Interracial Relationships: Dating with diversity

February 19, 2012

We live in a multicultural society filled with different faces, cultures, religions and races. The majority of us no longer see the distinction between race or culture, especially living in such a diverse city as Toronto. Finding love and starting a family within one’s own culture used to be the standard, while interracial relationships were considered more of a deviance. Granted, this mindset certainly still exists. However, there has been significant growth and acceptance of interracial relationships over the years.

One in 12 American marriages are between two people of different races, twice as much as 30 years ago, according to the Pew Research Center report released this past week. 8.4% of current US marriages are between mixed-race spouses, up from 3.2% in 1980. 63% of Americans say it “would be fine” if a family member married someone “outside their own racial or ethnic group”. Comparatively, in 1986, 28% felt interracial marriage was “not acceptable for anyone.”

Interracial Relationships

(photo via Hunter Powell)

Interracial relationships can provide couples with new and exciting information about customs, traditions and religions, which are different from their own. A great respect for one another is encouraged, and cultures can become uniquely integrated into one.

Ashleigh Fong, a second year political science student, grew up in an interracial household. “I grew up with an interracial marriage; [my parents are] complete opposites. I think the success to interracial relationships is definitely communication, open mindedness and compromise. Both parties should be willing to learn about their partner’s culture and customs. Learning about each other will make any relationship or marriage thrive.”

However, not all interracial relationships are quite so simple. Just like any other relationship, interracial couples may face issues, such as language barriers, conflicting viewpoints and religions or disapproval from friends and family members.

Among all newlyweds in 2010, 9% of whites, 17% of African-Americans, 26% of Hispanics, and 28% of Asian-Americans “married out”.

According to Statistics Canada, the number of Canadians in either an interracial marriage or common-law relationship rose over 30% from 2001 to 2006. In 1991, just 2.6% of couples in Canada were in such a relationship.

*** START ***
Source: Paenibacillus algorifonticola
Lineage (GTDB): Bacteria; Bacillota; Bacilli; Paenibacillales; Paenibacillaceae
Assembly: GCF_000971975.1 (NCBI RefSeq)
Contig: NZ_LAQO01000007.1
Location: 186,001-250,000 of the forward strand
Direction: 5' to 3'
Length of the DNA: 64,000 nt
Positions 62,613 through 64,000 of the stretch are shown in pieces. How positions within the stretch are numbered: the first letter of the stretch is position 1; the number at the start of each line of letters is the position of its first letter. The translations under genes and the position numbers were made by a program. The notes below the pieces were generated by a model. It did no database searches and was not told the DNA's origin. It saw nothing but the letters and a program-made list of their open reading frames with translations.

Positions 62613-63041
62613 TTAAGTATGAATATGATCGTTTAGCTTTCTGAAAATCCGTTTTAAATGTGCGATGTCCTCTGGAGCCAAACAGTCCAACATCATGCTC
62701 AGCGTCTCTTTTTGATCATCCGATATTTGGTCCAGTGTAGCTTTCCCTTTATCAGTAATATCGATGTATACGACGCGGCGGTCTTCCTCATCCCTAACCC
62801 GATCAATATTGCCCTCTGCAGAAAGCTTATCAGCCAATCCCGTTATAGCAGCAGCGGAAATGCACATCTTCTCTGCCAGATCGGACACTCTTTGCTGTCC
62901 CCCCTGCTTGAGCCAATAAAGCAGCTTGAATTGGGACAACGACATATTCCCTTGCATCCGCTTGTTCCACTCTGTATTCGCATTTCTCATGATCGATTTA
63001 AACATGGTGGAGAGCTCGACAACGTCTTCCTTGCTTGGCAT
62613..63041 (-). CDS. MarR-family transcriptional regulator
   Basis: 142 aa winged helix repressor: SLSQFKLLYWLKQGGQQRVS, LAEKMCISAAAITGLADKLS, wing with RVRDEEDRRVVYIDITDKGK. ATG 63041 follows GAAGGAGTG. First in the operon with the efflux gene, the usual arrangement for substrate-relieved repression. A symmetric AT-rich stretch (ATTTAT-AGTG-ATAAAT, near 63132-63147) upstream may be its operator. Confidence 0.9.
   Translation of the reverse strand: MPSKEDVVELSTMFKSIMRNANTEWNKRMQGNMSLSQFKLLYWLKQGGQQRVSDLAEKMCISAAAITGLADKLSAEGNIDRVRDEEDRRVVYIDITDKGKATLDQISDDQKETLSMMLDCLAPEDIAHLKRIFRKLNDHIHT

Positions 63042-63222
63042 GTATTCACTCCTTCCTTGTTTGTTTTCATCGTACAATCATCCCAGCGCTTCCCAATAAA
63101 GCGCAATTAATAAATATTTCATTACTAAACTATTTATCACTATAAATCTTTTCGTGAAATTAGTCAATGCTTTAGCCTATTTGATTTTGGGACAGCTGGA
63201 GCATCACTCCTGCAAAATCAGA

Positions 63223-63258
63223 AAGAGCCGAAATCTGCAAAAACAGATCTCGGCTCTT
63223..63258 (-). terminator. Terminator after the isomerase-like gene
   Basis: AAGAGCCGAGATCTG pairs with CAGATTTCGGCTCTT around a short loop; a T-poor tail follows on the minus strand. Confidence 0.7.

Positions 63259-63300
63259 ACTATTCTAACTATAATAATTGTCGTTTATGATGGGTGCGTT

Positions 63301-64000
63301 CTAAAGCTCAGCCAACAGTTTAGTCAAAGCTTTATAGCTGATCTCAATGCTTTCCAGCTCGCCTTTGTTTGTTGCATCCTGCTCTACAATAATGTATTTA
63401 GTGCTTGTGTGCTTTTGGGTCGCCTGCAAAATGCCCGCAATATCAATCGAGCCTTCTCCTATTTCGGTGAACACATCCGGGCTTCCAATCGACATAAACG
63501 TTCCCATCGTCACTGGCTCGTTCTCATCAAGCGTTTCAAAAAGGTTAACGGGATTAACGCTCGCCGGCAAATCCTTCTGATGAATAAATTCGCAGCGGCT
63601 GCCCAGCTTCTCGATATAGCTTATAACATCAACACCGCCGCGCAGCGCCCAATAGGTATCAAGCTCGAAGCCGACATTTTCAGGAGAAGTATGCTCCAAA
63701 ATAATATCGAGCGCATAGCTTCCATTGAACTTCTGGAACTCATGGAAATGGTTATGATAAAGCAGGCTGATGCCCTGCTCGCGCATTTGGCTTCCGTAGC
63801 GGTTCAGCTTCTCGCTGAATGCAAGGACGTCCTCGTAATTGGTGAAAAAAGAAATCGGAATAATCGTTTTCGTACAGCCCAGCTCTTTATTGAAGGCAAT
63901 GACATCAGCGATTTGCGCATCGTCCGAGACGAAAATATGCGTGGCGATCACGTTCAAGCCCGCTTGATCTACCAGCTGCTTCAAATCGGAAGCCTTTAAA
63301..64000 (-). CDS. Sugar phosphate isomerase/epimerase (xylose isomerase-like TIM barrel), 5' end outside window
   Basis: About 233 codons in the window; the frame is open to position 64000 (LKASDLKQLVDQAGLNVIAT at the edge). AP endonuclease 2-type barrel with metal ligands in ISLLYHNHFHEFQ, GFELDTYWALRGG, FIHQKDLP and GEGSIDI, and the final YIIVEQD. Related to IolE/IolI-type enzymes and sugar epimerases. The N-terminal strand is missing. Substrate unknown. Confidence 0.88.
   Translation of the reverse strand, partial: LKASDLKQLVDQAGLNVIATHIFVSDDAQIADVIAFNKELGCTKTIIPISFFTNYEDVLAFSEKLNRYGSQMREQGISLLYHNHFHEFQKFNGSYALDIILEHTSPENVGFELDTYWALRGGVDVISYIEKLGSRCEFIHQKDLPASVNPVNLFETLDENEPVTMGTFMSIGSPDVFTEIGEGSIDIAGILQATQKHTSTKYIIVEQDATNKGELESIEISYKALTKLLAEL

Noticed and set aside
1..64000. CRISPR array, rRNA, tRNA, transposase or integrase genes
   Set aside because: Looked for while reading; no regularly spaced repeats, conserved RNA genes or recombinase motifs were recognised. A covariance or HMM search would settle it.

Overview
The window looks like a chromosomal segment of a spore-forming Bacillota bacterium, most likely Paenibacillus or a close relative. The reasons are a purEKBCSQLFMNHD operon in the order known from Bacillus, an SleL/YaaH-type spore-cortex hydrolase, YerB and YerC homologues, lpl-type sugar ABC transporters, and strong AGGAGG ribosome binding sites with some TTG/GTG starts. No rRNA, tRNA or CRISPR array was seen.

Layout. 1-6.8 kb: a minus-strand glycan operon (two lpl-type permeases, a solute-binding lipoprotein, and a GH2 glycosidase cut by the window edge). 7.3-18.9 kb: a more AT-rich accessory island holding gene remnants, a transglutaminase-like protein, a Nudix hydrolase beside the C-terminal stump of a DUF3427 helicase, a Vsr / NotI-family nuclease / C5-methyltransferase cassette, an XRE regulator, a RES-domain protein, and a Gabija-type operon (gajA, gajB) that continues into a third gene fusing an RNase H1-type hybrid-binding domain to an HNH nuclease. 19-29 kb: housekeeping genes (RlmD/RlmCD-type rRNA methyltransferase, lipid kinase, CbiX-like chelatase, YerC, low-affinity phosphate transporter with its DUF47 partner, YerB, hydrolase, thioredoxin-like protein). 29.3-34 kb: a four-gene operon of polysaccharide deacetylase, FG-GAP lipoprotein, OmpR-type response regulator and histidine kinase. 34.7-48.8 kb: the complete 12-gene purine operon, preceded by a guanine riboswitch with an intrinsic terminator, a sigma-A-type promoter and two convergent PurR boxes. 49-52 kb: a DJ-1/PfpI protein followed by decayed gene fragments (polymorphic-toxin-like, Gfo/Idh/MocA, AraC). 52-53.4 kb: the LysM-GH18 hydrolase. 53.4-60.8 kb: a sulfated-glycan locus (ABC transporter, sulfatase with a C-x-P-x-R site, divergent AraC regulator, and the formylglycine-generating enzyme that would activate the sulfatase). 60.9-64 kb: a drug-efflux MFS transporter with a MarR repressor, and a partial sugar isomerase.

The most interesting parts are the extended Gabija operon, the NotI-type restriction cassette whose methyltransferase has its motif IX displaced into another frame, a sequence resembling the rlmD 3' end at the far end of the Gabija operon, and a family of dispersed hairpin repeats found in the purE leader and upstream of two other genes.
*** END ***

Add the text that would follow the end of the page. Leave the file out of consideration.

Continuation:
Sharon Jackson, a third year English student, has been in an interracial relationship for a few years now. Being in her relationship has helped her and her boyfriend to experience new and different things they never would have considered otherwise. Jackson said, “As great as my relationship is on the inside, sometimes the outside world may disapprove or make fun of us. A lot of his outside family disapproves of me for not being Filipino [like him], especially since I am Afro-Caribbean. Sometimes people call me racist for not liking men of [my own] race, but that’s just not the case. I can’t help who I like or love.”

Even though interracial relationships are becoming more common due to a more diverse and accepting society, this does not mean family or a cultural community will always appreciate or accept it. Fourth year psychology student Nick Brooks’ (name has been changed to protect confidentiality) relationship ended due to conflicting backgrounds and disapproval from family members. He said, “My girlfriend and I were together for almost three years. Her parents never knew about us, so the whole thing was one big secret. Since I am black and she’s Indian, there was no way her parents would ever approve of us because their mindset was still in the past. I couldn’t take the sneaking around anymore and just ended things. I love her, but hiding it from her friends, family and even Facebook got tiring.”

The solution here isn’t as clear cut as it may sound. When it comes to choosing between family and love, what feels right may be difficult to distinguish; you should never have to make this choice. But while you should, as cliché as it may be, follow your heart and hope to find someone who can understand your situation, you can’t expect your partner to always make those concessions for you—it’s difficult for both parties. Ultimately, you have to do what feels right for you, as emotionally stressful as that can be.

Interracial or not, there will always be pros and cons to any relationship. Couples of the same race may face similar issues interracial couples face. The key is not to feel discouraged to like someone of the opposite race, culture, background or religion than you. You are not in love with a culture or a religion or a community—your love is for an individual. Do not let the opinions or voices of others stop you from being with whom you really love or care about.